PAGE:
The biennial CSIRO and Bureau of Meteorology State of the Climate report draws on the latest monitoring, science and projection information to describe variability and changes in Australia’s climate, and how it is likely to change in the future.

The Bureau of Meteorology and CSIRO play an important role in monitoring, analysing and communicating observed changes in Australia’s climate.

[Animation of globe and data points]

This is our fourth State of the Climate report.

The report focuses on observations and data which show how the climate is changing.

[Animation of mountains and sea, with floating icons]

Since 1910, Australia and the surrounding oceans have warmed by around one degree.

[Graph of air and sea temperatures since 1910, with upward trend]

And whilst not every year will be warmer than the last, the overall warming trend is projected to continue.

[Animation of a line of red and blue thermometer icons with an upward trend.]

We expect fewer cool days and more hot days.

[Focus on some blue icons, then many red icons.]

Since the 1970s, there has been an increase in extreme fire weather, and the season is longer.

[Animation of green landscape with developing smoke plumes. Fire danger scale swings to extreme.]

We expect more fire weather days, especially in southern and eastern Australia.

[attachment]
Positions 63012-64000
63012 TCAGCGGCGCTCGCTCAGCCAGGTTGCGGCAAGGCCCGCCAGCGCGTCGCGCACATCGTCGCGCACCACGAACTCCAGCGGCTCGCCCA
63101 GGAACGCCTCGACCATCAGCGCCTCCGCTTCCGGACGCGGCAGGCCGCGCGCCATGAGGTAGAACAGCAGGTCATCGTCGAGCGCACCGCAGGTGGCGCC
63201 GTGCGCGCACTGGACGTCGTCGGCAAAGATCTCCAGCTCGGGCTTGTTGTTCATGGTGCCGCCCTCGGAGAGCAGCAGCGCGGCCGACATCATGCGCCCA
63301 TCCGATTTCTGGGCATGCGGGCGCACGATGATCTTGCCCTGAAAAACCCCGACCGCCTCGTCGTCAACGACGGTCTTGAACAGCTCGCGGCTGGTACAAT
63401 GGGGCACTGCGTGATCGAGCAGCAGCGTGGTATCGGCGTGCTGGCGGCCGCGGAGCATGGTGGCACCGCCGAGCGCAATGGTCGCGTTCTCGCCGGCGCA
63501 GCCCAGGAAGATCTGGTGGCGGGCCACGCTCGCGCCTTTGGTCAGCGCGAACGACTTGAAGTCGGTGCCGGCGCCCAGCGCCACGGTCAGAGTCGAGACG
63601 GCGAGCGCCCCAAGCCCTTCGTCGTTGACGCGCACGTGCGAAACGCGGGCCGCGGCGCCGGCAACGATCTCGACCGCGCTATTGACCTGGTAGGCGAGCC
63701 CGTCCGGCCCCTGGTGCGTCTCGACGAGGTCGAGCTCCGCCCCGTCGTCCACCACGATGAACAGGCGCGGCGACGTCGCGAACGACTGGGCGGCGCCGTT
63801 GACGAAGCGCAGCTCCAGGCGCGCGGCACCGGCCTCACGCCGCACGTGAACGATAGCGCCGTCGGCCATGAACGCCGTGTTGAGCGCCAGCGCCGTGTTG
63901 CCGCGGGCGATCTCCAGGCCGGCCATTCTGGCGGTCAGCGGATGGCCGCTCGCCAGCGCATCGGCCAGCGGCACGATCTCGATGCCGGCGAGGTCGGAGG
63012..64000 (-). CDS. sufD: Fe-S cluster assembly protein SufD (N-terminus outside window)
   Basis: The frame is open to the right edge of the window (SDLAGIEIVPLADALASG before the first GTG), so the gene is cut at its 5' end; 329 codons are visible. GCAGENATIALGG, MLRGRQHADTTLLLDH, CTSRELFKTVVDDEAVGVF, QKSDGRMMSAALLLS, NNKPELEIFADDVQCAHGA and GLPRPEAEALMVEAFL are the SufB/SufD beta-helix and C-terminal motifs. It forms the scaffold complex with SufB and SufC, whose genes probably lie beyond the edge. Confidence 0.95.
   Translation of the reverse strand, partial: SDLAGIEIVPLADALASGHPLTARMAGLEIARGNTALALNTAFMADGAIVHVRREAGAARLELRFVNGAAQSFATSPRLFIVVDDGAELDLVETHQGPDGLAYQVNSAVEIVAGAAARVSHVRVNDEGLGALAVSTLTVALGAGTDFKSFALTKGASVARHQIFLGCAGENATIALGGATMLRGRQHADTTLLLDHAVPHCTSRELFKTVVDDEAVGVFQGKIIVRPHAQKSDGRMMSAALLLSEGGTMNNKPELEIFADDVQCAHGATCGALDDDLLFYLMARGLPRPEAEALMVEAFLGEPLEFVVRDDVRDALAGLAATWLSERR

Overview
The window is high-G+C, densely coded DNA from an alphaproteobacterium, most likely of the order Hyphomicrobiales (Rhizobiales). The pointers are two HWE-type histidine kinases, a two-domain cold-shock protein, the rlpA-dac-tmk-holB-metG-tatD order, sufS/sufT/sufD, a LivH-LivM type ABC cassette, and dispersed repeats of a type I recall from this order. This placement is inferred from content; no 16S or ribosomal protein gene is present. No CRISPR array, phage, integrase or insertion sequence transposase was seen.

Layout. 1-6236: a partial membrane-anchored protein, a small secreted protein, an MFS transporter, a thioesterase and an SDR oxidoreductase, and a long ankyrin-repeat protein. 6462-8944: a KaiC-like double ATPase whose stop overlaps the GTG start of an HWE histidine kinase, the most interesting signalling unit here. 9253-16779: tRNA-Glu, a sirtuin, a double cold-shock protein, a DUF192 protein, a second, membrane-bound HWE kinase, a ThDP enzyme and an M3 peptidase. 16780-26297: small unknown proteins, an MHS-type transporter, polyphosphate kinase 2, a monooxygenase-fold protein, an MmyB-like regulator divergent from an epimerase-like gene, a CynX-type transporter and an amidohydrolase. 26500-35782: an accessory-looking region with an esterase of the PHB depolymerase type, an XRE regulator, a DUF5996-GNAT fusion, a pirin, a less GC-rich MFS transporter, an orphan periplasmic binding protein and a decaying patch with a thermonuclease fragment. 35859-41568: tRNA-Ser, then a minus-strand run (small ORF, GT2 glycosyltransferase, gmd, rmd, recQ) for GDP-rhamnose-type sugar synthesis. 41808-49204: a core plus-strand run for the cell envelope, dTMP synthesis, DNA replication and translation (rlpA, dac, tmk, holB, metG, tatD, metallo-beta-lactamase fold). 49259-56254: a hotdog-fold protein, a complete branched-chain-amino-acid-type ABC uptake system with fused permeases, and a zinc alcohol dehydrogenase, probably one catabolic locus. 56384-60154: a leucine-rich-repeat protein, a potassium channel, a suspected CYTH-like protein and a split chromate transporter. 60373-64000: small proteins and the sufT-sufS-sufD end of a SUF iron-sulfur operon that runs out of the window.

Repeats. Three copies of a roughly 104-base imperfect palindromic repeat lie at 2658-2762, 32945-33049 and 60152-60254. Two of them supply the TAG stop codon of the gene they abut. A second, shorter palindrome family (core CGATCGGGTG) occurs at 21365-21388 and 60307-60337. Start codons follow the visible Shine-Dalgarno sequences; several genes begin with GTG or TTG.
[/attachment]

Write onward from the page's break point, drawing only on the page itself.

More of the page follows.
[Animation of 4 developing smoke plumes. Fire danger scale points to extreme.]

Australian rainfall is variable, naturally swinging between very wet and dry.

[Icons alternate between blue cloud icon with rainfall, then yellow cloud icon with rainfall crossed out.]

However long-term changes in rainfall are occurring.

In the last few decades northern wet season rainfall has been very much above average.

[Rainfall map for October to April 1995-2016 shows above average rainfall for much of Western Australia, but below average in southwest Western Australia. Rainfall is above average in the Northern Territory.Rainfall is average to above average for inland and northern QUeeensland, most of Southe Australia, and inland New South Wales.Rainfall for October to April 1995-2016 is below average for southeast Queenland, southeastern New South Wales, Victoria and Tasmania.]

During the April to October growing season there has been an overall decline in rainfall across southern Australia, especially in the southwest.

[Rainfall map for April to October 1996-2015 shows below average rainfall in southwestern Western Australia; also in Tasmania, Victoria, adjacent South Australia and southern New South Wales. Rainfall is below average in southern Queensland except the tropical north. Drought icons are placed over southwestern Western Australia and southeast Australia.]

Southeast Australia has seen below-average rainfall in sixteen of the past twenty growing seasons.

We expect winter rainfall across parts of southern Australia to decrease, with more time spent in drought.

[Animation of green field of wheat turning brown.]

The oceans around Australia have warmed and there is an increased level of acidity.

We expect these trends to continue.

[Animation of fish under the sea, with increasing pH symbols and downward arrow.]

Sea levels have risen globally and around Australia, and are projected to rise further in the future.

[Graph of global mean sea level anomalies, with upward trend.]

For more information, and to understand more about our changing climate, visit our websites.

[Websites are www.bom.gov.au and www.csiro.au ]

State of the Climate 2016

Behind the science - our changing atmosphere

I'm Paul Fraser, and I have been working with CSIRO in the greenhouse gas team since 1974.